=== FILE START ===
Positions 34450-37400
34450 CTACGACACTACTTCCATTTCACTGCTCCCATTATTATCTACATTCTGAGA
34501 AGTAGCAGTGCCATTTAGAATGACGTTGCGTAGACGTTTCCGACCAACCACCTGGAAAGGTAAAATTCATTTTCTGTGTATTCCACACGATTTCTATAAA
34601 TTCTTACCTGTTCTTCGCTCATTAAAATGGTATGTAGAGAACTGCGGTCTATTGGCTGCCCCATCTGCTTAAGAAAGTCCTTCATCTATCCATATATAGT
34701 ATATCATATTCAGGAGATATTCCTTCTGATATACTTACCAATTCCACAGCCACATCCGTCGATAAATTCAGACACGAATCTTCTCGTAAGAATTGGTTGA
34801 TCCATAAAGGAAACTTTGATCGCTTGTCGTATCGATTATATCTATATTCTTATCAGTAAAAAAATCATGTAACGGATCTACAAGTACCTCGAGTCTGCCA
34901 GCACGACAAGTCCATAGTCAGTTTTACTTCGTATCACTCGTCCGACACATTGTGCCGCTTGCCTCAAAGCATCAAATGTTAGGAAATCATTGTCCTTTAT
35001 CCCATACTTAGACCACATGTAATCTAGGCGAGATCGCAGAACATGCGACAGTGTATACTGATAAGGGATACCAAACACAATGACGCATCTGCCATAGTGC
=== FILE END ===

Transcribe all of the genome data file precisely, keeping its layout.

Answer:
Positions 34450-37400
34450 CTACGACACTACTTCCATTTCACTGCTCCCATTATTATCTACATTCTGAGA
34501 AGTAGCAGTGCCATTTAGAATGACGTTGCGTAGACGTTTCCGACCAACCACCTGGAAAGGTAAAATTCATTTTCTGTGTATTCCACACGATTTCTATAAA
34601 TTCTTACCTGTTCTTCGCTCATTAAAATGGTATGTAGAGAACTGCGGTCTATTGGCTGCCCCATCTGCTTAAGAAAGTCCTTCATCTATCCATATATAGT
34701 ATATCATATTCAGGAGATATTCCTTCTGATATACTTACCAATTCCACAGCCACATCCGTCGATAAATTCAGACACGAATCTTCTCGTAAGAATTGGTTGA
34801 TCCATAAAGGAAACTTTGATCGCTTGTCGTATCGATTATATCTATATTCTTATCAGTAAAAAAATCATGTAACGGATCTACAAGTACCTCGAGTCTGCCA
34901 GCACGACAAGTCCATAGTCAGTTTTACTTCGTATCACTCGTCCGACACATTGTGCCGCTTGCCTCAAAGCATCAAATGTTAGGAAATCATTGTCCTTTAT
35001 CCCATACTTAGACCACATGTAATCTAGGCGAGATCGCAGAACATGCGACAGTGTATACTGATAAGGGATACCAAACACAATGACGCATCTGCCATAGTGC